Legend has it that Thomas Jefferson designed this bookstand in 1810 and had one built out of Walnut. Thomas Jefferson was a lifelong reader and learner who by 1814 had accumulated over 6000 books. Included in his library was a woodworking book by André Roubo entitled L'Art du Menuisier (The Art of the Carpenter). In that book is a description of a folding two-sided music stand with a ratcheting mechanism to allow for angle adjustment. It is believed that Roubo’s book inspired Thomas Jefferson’s design. While Thomas Jefferson was himself a woodworker with a small workshop located on the second floor of his home in Monticello, in all likelihood, he had some other skilled craftsman build his bookstand
after the British burned the Library of Congress in 1814,
Thomas Jefferson sold his entire collection of books to the
Library of Congress to help them rebuild the library’s
more importantly, Jefferson used the money he received from
this sale to rid himself of debt! So Thomas
Jefferson’s personal library has, in effect, seeded today’s
massive Library of Congress.
You can still find Jefferson’s copy of L’Art du Menuisier
at the Jefferson reading room at the Library of Congress.
Dr. William A. Lewis (Left) being presented the
Jeffersonian book stand by maker Larry Ciesla.
Reverand Lewis is the Senior Pastor at the Community Presybeterian
Church in Celebration Florida.
||An example of the bookstand as it may
actually be used. The bookstand supports up to five
books on a rotating base allowing the user to easily move
from one open book to another.
|This picture is taken from the Smithsonian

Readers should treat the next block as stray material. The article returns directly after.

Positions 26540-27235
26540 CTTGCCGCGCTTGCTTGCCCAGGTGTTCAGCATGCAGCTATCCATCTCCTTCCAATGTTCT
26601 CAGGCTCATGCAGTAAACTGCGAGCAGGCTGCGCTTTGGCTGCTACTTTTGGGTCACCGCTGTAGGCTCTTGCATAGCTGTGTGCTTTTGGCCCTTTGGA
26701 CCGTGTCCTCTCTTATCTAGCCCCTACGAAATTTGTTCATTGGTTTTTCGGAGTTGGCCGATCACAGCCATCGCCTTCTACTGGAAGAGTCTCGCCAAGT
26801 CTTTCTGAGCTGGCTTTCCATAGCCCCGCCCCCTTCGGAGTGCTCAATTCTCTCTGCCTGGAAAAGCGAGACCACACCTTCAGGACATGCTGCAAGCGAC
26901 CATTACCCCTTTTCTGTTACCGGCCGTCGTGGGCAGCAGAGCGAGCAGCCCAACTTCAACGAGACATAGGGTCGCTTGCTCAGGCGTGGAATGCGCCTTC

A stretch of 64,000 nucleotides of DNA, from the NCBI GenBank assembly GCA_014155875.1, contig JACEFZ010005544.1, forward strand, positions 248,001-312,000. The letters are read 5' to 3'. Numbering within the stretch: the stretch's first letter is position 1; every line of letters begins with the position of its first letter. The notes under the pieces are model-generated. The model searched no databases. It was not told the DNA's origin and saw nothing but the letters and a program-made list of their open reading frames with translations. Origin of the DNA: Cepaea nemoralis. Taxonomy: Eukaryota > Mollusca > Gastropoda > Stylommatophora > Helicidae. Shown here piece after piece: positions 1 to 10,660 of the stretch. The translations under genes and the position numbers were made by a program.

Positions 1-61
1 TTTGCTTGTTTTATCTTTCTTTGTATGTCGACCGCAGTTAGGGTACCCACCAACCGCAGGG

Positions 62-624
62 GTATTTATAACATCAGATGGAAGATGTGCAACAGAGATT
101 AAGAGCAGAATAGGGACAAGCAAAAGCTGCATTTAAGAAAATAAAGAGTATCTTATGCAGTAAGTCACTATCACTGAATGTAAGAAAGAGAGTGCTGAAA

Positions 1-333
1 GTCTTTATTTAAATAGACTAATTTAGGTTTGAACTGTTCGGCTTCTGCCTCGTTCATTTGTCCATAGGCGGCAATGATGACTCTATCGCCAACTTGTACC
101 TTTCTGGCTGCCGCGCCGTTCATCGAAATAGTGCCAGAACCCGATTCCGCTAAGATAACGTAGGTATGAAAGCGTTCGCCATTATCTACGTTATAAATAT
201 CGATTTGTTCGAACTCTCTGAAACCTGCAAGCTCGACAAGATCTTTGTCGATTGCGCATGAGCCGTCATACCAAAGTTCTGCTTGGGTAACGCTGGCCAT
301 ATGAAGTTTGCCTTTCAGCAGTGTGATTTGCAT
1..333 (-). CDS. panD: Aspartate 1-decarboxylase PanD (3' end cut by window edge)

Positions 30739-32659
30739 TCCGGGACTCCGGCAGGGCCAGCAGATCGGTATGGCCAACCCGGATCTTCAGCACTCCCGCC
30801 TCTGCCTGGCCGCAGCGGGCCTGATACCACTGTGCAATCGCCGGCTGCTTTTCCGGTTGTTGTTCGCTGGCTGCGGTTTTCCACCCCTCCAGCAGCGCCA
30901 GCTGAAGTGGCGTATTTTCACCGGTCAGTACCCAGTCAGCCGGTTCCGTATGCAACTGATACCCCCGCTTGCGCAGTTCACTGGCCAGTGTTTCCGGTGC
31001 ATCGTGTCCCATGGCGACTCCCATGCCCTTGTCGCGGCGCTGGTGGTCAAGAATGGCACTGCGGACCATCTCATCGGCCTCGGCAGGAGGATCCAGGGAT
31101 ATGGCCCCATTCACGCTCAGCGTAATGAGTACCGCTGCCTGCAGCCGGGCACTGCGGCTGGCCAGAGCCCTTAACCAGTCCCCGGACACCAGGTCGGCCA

Web Site showing the original Jeffersonian bookstand on
||My replica is the same dimensions, made
from Walnut as the original, but with a marquetry image on
the top stand.
|Here you can see how the top bookstand
is held in position. When the top is closed the
support fits into the groove allowing the top to close
|I used a
wooden hinge to connect the support arm holding each
bookstand to the ratchet mechanism.
support arm fits into one of these openings on the
supporting columns that hold the bookstand together.
see how the supporting columns fit into the top and bottom
of the bookstand unit shown on the right.
series of pictures show how I fashioned the wooden
stock is milled to 1/4 inch thick and a marking guage is
used to mark a line 1/4" around the perimeter of one end,
then the gauge is set to 1/8" to find the center point
where I will drill a 3/64 hold to later accept a brass rod
of that diameter.
|A box jointing jig is used to cut away
material to create a standard box joint.
|Here you see the mating pieces forming
what would normally be a box joint, but I'm going to craft
a wooden hinge instead.
|I've used my drill press to precisely
drill a 3/64" hole all the way thru. Later, after
I've relieved the wood necessary to allow this to operate
as a hinge, I'll insert a 3/64" brass rod into the hole
thus making the hinge. Not also that I've made an
extra just in case. (I should have made two or three
extra because the next couple of steps were very
|A dovetail saw is used to cut at a 45
degree angle between each finger of the box joint.
Then a 1/4" chisel is used to carefully remove the
material. See how the lines I made earlier with the
marking gauge come in very handy for this step.
|Here is the result ready to have the
brass rod installed completing the hinge.